Every person in the world has a chronotype, a personal pattern of circadian rhythm that influences our psychology and physiology, where we experience the day in 3 stages: a peak, a trough, and a rebound.
However, only about three quarter of us experience it in that precise order (a chronotype that Daniel Pink refers as larks), while the other one in four people (who Pink refers as night owls) experience their day in the reverse order: recovery, trough, and then peak.
Now it might seem trivial at first, but figuring out our chronotype can be crucial for any individual, as we can then maximize our peak time, manage our down time, and insert some strategic “vigilance breaks” before any important task.
As Pink remarks, “[f]igure out your type, understand your task, and then select the appropriate time. Is your own hidden daily pattern peak-trough-rebound? Or is it rebound-trough-peak? Then look for synchrony. If you have even modest control over your schedule, try to nudge your most important work, which usually requires vigilance and clear thinking, into the peak and push your second-most important work, or tasks that benefit from disinhibition, into the rebound period. Whatever you do, do not let mundane tasks creep into your peak period.”
This is a book about our relationship with timing. Daniel Pink spent 2 years to read and analyse more than 700 studies in anaesthesiology, anthropology, endocrinology, chronobiology, economics and social psychology, to codify what becomes this 268 pages book filled with scientific findings as well as tools, exercises, and hacks to put the knowledge of “when” into action.
The book covers a broad range of analysis of timing, including the James Dean Effect (how the perceived end changes the whole outlook), the duration neglect (how we tend to remember the peak of the experience and how it ended while the entire duration isn’t put into account if the ending is pleasant. And vice versa), why do teenagers sleep later and wake up later, how the introduction of a deadline changes the intensity of any task, why do people prefer to hear the bad news first then the good news, and the most incredible example of a time synchronization by the dabbawalas in Mumbai.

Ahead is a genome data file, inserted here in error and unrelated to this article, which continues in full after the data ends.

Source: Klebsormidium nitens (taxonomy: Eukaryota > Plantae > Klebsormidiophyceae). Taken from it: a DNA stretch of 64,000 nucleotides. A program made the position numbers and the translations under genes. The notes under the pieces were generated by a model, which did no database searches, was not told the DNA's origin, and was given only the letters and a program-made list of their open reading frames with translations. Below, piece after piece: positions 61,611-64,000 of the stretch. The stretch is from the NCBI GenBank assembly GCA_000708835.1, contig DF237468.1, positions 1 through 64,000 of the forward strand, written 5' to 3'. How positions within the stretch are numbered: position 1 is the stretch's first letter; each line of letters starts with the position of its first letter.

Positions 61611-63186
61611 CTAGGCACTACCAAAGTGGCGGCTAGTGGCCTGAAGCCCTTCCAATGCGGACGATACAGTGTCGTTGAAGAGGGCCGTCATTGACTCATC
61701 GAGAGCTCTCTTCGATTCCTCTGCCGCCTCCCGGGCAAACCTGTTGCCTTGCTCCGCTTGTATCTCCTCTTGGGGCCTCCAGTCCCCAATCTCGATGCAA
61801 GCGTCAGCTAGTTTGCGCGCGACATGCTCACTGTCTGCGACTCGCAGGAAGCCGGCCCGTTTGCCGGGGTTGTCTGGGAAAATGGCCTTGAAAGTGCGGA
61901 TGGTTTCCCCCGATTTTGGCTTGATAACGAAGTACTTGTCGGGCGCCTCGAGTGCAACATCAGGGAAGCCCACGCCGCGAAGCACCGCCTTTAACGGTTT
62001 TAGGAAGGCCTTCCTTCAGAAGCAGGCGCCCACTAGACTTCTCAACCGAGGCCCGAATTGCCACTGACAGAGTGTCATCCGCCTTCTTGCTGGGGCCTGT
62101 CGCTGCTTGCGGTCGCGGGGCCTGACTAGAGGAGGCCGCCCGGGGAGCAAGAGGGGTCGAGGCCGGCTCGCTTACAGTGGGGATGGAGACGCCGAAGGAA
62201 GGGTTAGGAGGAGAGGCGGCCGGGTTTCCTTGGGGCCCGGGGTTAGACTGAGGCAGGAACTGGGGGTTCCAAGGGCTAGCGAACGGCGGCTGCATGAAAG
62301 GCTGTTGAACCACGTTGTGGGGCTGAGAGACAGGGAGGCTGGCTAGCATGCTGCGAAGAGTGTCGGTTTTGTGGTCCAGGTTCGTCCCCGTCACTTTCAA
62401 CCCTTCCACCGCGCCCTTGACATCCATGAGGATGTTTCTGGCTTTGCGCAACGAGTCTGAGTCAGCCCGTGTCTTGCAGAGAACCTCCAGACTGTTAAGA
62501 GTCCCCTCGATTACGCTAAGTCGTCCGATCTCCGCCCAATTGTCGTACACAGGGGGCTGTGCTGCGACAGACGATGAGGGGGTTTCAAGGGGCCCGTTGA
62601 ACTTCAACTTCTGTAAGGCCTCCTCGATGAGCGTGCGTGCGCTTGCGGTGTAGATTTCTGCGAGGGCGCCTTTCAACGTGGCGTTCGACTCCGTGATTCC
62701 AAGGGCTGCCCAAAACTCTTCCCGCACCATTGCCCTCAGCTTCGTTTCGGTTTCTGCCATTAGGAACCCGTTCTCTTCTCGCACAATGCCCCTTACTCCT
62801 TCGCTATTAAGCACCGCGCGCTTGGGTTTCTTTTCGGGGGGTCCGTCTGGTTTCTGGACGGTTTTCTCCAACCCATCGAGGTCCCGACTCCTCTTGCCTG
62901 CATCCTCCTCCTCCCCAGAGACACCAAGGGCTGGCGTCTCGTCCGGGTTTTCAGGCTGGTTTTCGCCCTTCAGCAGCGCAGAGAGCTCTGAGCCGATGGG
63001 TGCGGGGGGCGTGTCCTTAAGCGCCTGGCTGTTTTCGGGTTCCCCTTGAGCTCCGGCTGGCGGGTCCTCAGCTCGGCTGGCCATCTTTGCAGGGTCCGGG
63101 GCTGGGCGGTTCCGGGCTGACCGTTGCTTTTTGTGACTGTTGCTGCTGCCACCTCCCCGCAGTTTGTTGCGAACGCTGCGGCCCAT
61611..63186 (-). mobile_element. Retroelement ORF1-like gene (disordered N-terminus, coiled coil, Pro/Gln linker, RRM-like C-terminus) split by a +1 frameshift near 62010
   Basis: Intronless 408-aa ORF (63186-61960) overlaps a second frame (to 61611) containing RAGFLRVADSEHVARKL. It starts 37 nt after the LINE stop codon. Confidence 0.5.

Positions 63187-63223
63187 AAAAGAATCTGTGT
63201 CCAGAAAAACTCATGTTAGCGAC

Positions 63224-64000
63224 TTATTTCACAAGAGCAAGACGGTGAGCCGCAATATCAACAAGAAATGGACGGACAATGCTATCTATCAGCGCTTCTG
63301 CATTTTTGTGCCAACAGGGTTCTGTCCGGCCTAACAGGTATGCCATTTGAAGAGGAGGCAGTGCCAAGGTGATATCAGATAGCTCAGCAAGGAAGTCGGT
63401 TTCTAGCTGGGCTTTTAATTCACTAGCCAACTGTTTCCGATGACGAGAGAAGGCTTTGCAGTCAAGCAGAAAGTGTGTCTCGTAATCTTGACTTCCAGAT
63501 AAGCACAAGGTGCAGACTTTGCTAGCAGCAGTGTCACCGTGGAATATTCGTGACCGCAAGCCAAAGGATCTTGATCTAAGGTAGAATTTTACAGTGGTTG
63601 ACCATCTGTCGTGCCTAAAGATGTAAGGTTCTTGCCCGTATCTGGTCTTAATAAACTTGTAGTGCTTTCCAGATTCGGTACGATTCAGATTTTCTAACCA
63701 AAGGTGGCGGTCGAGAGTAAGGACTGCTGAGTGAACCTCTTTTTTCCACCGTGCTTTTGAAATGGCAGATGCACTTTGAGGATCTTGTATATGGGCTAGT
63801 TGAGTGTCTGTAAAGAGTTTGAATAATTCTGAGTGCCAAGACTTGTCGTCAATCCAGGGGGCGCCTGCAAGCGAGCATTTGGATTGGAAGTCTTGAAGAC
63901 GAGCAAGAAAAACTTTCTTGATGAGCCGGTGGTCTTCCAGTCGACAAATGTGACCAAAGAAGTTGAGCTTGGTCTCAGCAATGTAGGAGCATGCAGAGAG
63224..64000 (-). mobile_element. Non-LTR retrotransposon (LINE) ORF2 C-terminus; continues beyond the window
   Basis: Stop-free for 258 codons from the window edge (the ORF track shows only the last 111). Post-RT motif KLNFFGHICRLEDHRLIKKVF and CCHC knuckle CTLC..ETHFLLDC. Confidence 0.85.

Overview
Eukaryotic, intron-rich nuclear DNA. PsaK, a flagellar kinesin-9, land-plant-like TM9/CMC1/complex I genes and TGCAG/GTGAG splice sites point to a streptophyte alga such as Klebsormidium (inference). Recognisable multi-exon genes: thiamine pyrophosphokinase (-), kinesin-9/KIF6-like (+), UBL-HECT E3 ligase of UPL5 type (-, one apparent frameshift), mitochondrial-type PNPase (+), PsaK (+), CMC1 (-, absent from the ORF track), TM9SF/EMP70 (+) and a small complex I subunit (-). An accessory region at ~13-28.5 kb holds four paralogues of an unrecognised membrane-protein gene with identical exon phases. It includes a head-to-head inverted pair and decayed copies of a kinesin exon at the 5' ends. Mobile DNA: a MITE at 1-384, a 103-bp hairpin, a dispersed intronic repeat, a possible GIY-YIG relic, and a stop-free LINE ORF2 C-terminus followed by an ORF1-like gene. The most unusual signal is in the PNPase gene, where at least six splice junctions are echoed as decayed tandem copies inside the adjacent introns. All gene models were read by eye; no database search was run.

It also provides numerous case studies that demonstrate the direct effects of some of the hacks. For example, on the introduction of more breaks in a Danish school, Pink learned that “[w]hen the Danish students had a twenty- to thirty-minute break “to eat, play, and chat” before a test, their scores did not decline. In fact, they increased. As the researchers note, “A break causes an improvement that is larger than the hourly deterioration.”That is, scores go down after noon. But scores go up by a higher amount after breaks.”
This could also applied in a higher stake decision makings, such as in a courtroom after the judges take a break: “Immediately after that first break, for lunch, they become more forgiving—more willing to deviate from the default—only to sink into a more hard-line attitude after a few hours. But, as happened with the Danish schoolchildren, look what occurs when those judges then get a second break—a midafternoon restorative pause to drink some juice or play on the judicial jungle gym. They return to the same rate of favorable decisions they displayed first thing in the morning.”
Moreover, while the 7 chapters all consist of the hypothesis, the scientific testing, and the results, the follow up “Time Hacker’s Guide” for every chapter provides us with the actionable tools to implement the theories. This is where the gems are. This covers everything from the best time to exercise, the goldilocks duration for napping, when to go first, when to go last, to explaining why lunch is the most important meal of the day.
In the end, it’s a fairly quick read for a book with plenty of scientific explanations, as most of the stuffs discussed here are already familiar to us. But nevertheless, it’s like visiting our favourite museum but this time we have a tour guide with us who provides us with more background contexts and explanations that could teach us one or two new important things.